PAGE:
That "Mere Existence" Arunagirinathar refers to as "Adhu," which in Tamil means, "That." It is not He or She, but That. Our usual concepts of Gods and Goddesses as either being Male or Female are all transcended in that Experience Whole. Hence, the Saint denotes it by saying "That." That which is the Absolute stands as Mere Existence. That is all. Nothing more an be said about it, says the Saint.

Now, what is the nature of that Absolute Existence that is so attained? It is not a state of Jadavta (state of inertia), bereft of consciousness. It cannot be. It is also one of Absolute Consciousness and Bliss, because Existence is identical with or is the same as Consciousness. Let us, for the sake of argument, suppose that state of Absolute Existence to be one of inertia. How is it known then? Or, who knows it? It, being Jada, cannot know itself. So there must be a conscious principle to know it. Now, if there is another conscious principle that knows the Absolute Existence, then that also should be an absolute one because a limited or finite consciousness cannot know an absolute existence. An absolute consciousness only can know an absolute existence. But there cannot be two absolutes or infinites. Hence, the two should be identical, that is, the Absolute Existence is itself Consciousness. It should also be bliss because it being Absolute, there is nothing second to it to limit it and where there is no limitation of any kind, it is freedom and freedom is Bliss. It is therefore the state of Satchidananda (Existence-Knowledge-Bliss Absolute) that Arunagirinathar refers to here as the indescribable state of experience.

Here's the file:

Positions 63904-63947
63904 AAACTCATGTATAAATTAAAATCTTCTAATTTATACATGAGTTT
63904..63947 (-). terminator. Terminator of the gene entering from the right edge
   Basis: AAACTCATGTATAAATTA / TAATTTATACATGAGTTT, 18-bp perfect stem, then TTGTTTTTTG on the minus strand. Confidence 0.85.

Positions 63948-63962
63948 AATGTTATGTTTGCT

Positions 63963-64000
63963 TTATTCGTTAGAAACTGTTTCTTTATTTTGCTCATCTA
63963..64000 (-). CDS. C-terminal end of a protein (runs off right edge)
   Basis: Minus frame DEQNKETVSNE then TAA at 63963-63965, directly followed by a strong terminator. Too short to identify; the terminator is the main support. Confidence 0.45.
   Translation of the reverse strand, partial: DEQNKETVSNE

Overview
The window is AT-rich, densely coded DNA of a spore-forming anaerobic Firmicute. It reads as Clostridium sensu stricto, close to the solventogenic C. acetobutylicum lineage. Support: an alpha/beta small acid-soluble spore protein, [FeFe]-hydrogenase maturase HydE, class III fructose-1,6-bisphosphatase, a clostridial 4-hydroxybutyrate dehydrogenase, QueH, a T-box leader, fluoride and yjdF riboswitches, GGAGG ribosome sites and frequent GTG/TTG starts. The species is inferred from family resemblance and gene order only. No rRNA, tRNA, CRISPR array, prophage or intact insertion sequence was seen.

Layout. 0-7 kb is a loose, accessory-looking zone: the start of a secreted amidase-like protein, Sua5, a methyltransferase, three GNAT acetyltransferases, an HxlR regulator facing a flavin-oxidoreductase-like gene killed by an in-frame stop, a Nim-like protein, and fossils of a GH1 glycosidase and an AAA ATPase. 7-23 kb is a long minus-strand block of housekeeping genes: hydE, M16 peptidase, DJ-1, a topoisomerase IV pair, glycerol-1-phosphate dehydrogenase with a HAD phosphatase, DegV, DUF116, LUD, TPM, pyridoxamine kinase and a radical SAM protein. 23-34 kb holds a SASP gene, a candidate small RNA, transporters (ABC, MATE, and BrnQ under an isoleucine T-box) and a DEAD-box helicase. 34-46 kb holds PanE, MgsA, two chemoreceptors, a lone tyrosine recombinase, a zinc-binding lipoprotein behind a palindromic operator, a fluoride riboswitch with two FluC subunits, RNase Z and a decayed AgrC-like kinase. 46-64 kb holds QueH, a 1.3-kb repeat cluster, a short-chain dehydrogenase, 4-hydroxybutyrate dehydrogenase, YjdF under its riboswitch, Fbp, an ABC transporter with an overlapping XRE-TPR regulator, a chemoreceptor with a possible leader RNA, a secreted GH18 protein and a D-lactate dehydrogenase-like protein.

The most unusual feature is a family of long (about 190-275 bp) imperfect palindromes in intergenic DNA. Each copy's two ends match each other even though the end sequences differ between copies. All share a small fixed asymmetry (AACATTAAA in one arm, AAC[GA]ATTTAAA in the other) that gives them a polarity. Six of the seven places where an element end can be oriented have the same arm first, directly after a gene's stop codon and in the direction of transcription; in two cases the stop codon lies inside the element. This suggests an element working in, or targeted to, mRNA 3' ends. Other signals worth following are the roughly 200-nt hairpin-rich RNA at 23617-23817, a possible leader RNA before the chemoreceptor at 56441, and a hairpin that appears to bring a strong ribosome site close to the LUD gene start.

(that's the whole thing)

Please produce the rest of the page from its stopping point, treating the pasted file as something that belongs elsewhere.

Instruction for the devout Sadhaka

[The Jiva that began to visualize the Self and taste the bliss of meditation (verse 27) draws closer and closer to the Self until it experiences a glimpse of Cosmic Consciousness, which process and attainment are graphically portrayed in this verse.

With the initiation given by the Guru (verse 20) and the subsequent, determined struggle of the seeker, coupled with the grace of the Lord, he now gets a glimpse of that Grand Experience to be attained. In this glimpse of God-Consciousness, the Jivatva is not destroyed but only "swallowed" up because Avidya (ignorance), which is the root of Jivatva, is still there, which is disclosed in the next verse. Hence, the Jiva again comes down to normal consciousness, after this glimpse in meditation. Thus, though this verse gives Saint Arunagirinathar's experience of the Absolute, in the case of the seeker it only refers to a glimpse of Cosmic Consciousness.

It will be interesting to note here that in verse 13, it was seen that "Adhu" (That) itself is Murugan, is the Lord with the Vel, and is our Guru. The stages of experience mentioned in this verse as "Aanaa Amudhe — Ayil Vel Arase — Jnaanaakarane" are in the reverse order in the experience revealed in verse 13 as "Murugan — Thani Vel Muni — Nam Guru." This order in the two verses seems to have great significance and reveal certain truths:

1. Murugan and Jnaanaakaran stand for the Absolute — Advaitam;
2. Thani Vel Muni and Ayil Vel Arase denote oneness and yet difference — Visishtadvaitam;
3. Nam Guru and Aanaa Amudhe refer to the disciple and Guru, and devotee and God, respectively — Dvaitam.

Thus, in verse 13, it is God coming to the human level (as Guru); the Absolute manifesting itself in the relative plane — a descending order. In this verse, it is man raising himself to God's level, the relative or the Jiva become the Absolute — an ascending order. The term "Adhu" (That) is used in both the verses; which, in the earlier case, becomes the Guru and which, in the latter case, the Jiva becomes.

The same experience as was had in verse 12 and 13 maybe said to be had now also, but it is had after due Sadhana or effort from the Jiva's side. We may say that while the former was "given," the latter is "attained." The experience was given to provide the needed incentive to strive for and attain.]



Karthikeyan, N.V. Kanthar Anubhuti (God-Experience) of Saint Arunagirinathar. 2nd ed. India: Divine Life Society, 1990.